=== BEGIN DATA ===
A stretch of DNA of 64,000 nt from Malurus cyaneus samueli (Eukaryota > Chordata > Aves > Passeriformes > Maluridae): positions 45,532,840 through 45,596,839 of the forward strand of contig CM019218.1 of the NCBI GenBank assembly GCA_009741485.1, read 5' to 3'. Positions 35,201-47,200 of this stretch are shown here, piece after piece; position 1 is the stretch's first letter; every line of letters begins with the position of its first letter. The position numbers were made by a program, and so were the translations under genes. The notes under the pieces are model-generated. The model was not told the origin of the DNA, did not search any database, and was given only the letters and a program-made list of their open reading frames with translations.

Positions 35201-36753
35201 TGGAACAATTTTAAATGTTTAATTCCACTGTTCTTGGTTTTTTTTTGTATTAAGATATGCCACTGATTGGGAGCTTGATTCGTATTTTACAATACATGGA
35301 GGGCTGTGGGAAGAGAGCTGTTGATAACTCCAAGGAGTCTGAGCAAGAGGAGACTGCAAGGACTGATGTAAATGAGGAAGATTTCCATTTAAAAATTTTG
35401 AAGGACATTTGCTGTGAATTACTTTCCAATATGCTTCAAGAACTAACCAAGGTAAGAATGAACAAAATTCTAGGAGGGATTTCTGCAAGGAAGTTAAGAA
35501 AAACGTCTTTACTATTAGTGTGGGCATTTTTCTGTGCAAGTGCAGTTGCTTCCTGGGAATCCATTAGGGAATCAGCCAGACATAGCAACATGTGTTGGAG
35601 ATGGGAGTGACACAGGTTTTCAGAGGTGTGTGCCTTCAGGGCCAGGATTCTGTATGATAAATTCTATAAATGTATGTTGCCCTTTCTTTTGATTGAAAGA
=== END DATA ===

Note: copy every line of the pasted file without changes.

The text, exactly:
A stretch of DNA of 64,000 nt from Malurus cyaneus samueli (Eukaryota > Chordata > Aves > Passeriformes > Maluridae): positions 45,532,840 through 45,596,839 of the forward strand of contig CM019218.1 of the NCBI GenBank assembly GCA_009741485.1, read 5' to 3'. Positions 35,201-47,200 of this stretch are shown here, piece after piece; position 1 is the stretch's first letter; every line of letters begins with the position of its first letter. The position numbers were made by a program, and so were the translations under genes. The notes under the pieces are model-generated. The model was not told the origin of the DNA, did not search any database, and was given only the letters and a program-made list of their open reading frames with translations.

Positions 35201-36753
35201 TGGAACAATTTTAAATGTTTAATTCCACTGTTCTTGGTTTTTTTTTGTATTAAGATATGCCACTGATTGGGAGCTTGATTCGTATTTTACAATACATGGA
35301 GGGCTGTGGGAAGAGAGCTGTTGATAACTCCAAGGAGTCTGAGCAAGAGGAGACTGCAAGGACTGATGTAAATGAGGAAGATTTCCATTTAAAAATTTTG
35401 AAGGACATTTGCTGTGAATTACTTTCCAATATGCTTCAAGAACTAACCAAGGTAAGAATGAACAAAATTCTAGGAGGGATTTCTGCAAGGAAGTTAAGAA
35501 AAACGTCTTTACTATTAGTGTGGGCATTTTTCTGTGCAAGTGCAGTTGCTTCCTGGGAATCCATTAGGGAATCAGCCAGACATAGCAACATGTGTTGGAG
35601 ATGGGAGTGACACAGGTTTTCAGAGGTGTGTGCCTTCAGGGCCAGGATTCTGTATGATAAATTCTATAAATGTATGTTGCCCTTTCTTTTGATTGAAAGA